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By Wendy Allen

For NM State Media Relations

LAS CRUCE, N.M. (Oct. 15, 2012) - From throwing curveballs on the field to throwing down beats for packed clubs, the transition from baseball player to disc jockey is not easy but as former New Mexico State pitcher Joseph Hampel can show it is possible.

Hampel, also known as DJ Dainjazone and temporary DJ for the world-famous group LMFAO, came to a point in his life where he had to make a decision. After being cut at tryouts for an independent baseball team in California, the 26 year-old knew that if he wanted to be successful, he would have to choose between baseball and the music industry. "It hurt to walk away from baseball. It's my first time ever doing that. It was like the break-up with the ultimate girlfriend," Hampel said.

From the time he started tee-ball, Hampel thought baseball was it and had dreams of becoming a star. He played for John H. Francis Polytechnic High School in Los Angeles and attended Glendale Community College until NM State he was picked up after his sophomore year. It was in Las Cruces he found he liked DJ.

Hampel received a partial scholarship from NM State to pitch for the 2004-05 season. He started in several games, was often a relief pitcher for the Aggies and had the fourth-lowest ERA on the team his junior year.

During his second year at NM State, Hampel picked up some records and began to spin for student-athletes' get-togethers and at Hurricane Alley on Saturday nights. He began calling himself DJ Dainjazone, in reference to Big L's song by the same name, and it stuck.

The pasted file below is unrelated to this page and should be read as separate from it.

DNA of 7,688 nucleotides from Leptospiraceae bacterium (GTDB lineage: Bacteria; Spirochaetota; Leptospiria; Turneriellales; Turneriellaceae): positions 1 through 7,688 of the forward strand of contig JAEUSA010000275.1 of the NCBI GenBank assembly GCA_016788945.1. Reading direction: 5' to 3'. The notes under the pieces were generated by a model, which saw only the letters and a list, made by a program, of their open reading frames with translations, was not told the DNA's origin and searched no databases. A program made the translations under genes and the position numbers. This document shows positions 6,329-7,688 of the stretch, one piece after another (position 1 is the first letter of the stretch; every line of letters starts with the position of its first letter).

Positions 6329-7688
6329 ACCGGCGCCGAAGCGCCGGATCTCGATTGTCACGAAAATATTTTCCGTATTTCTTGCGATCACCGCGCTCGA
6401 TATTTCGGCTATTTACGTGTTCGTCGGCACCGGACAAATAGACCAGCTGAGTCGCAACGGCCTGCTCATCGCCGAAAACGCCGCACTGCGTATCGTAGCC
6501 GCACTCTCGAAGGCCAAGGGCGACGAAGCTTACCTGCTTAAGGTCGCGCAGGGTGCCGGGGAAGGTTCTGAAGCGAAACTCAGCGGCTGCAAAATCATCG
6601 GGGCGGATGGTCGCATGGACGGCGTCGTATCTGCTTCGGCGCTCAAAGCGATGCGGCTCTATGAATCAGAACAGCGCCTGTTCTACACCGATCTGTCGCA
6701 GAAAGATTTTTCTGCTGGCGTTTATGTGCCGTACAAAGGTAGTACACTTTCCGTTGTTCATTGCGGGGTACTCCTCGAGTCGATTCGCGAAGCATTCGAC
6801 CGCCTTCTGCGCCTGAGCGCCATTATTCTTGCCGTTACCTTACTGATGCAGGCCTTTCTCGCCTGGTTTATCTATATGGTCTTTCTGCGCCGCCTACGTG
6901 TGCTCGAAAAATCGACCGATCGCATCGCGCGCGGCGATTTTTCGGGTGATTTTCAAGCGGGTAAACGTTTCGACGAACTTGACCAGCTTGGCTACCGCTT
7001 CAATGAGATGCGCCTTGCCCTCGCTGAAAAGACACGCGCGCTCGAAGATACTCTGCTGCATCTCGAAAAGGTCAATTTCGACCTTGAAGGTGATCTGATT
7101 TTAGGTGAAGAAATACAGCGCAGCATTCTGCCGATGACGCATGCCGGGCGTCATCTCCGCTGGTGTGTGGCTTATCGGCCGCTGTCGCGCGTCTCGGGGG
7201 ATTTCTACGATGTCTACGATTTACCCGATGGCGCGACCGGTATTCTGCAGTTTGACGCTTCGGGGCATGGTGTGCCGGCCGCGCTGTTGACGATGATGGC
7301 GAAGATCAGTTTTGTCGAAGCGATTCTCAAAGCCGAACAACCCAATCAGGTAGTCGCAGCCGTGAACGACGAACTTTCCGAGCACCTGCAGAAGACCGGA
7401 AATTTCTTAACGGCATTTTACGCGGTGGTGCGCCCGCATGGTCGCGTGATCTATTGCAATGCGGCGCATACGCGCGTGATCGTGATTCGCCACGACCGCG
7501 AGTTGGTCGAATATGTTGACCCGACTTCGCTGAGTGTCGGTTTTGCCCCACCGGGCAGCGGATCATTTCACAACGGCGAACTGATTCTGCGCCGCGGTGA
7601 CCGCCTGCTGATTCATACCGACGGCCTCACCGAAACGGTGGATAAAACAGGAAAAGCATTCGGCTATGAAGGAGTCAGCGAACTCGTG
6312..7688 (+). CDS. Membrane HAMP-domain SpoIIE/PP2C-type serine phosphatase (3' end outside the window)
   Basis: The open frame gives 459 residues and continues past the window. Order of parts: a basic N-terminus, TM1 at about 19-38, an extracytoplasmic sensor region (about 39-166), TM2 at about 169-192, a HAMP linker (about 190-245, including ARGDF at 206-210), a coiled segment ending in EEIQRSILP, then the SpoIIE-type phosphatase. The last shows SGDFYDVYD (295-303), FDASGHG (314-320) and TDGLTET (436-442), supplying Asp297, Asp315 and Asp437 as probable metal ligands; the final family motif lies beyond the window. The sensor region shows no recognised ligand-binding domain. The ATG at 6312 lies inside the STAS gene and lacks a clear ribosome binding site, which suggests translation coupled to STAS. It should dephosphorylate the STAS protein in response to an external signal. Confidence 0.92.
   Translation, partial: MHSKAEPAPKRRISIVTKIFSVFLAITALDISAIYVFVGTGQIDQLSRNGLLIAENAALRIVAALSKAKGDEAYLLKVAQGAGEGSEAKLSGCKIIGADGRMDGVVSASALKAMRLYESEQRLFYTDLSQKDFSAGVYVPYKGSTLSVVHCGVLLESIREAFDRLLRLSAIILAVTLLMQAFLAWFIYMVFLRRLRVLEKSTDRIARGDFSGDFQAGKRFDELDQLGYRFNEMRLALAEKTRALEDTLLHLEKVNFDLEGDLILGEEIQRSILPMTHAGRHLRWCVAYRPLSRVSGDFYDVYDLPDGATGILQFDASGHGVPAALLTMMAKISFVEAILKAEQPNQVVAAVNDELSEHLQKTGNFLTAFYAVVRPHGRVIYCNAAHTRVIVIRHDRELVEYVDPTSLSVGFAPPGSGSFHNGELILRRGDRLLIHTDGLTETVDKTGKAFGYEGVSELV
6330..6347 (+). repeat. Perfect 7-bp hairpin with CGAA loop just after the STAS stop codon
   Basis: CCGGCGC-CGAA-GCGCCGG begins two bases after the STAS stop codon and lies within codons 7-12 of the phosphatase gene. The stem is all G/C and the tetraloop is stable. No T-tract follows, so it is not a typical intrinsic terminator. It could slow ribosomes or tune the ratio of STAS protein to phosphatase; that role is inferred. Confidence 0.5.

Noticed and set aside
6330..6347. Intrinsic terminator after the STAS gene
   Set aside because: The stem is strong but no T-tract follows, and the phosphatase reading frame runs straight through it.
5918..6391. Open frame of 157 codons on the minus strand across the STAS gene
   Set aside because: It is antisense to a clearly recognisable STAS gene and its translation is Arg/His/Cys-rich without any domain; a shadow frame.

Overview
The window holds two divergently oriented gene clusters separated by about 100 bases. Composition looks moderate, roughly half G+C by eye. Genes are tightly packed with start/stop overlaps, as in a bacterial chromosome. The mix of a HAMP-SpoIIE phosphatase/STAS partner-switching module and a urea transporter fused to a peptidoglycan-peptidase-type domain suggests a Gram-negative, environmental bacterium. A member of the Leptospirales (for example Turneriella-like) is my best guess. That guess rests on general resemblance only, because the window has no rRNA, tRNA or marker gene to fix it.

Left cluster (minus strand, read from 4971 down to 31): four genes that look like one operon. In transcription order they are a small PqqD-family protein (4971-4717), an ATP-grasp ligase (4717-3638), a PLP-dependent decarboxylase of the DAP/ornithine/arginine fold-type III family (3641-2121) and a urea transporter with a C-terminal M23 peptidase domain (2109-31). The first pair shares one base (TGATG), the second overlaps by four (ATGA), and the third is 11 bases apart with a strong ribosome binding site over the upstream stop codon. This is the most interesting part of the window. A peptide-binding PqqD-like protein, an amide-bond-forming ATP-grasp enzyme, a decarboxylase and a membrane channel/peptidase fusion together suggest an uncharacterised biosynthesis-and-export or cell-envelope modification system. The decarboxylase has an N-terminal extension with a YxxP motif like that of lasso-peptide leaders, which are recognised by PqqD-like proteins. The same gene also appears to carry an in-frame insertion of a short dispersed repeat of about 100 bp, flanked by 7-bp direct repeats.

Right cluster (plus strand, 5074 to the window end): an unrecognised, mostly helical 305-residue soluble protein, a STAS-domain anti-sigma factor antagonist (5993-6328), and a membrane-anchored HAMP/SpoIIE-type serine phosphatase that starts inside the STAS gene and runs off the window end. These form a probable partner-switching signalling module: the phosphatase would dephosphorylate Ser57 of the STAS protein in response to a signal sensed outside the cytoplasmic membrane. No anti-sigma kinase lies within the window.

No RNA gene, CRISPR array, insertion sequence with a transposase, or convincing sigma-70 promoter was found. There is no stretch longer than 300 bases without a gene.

After Hampel graduated from NM State in 2006 with a bachelor's degree in communications and a minor in management, he returned to Los Angeles still hoping to pursue baseball. In a twist of fate, he chose to DJ instead which launched his life in an entirely different direction.

Back in LA, Hampel began playing private events for Universal Studios and house parties in Hollywood, where he tried to network extensively.

Eventually, he signed with Moodswing360, a DJ agency, but left after a year because he wasn't getting many gigs. It was during this time that he contacted a good friend, the music director at the Palms in Las Vegas, and begun his residency there. 

 After his contract ended with the agency, gigs started flowing in. Hampel found himself all over the country including Atlanta and San Diego. He even met up with Ian Fletcher, the manager of LMFAO, at the Winter Music Conference in Miami, after he contacted a friend from high school.

LMFAO's manager saw potential in Hampel and helped him get a spot with the Party Rock Crew. When LMFAO's DJ, DJ Air, broke his leg in April 2012, Hampel was asked to step in as the temporary DJ.

For the past four months, Hampel has been touring around Europe and North America with LMFAO, in front of crowds up to 100,000 people, performing at festivals, clubs and even on Good Morning America.

"That [Good Morning America] was actually more for my mom. That brought tears to her eyes, to see me on that stage, doing that," he said.

Since then, it has been non-stop for Hampel who had only three days off within a seven-week period. He said that at times living by such stringent schedule is exhausting and overwhelming, but he enjoys it.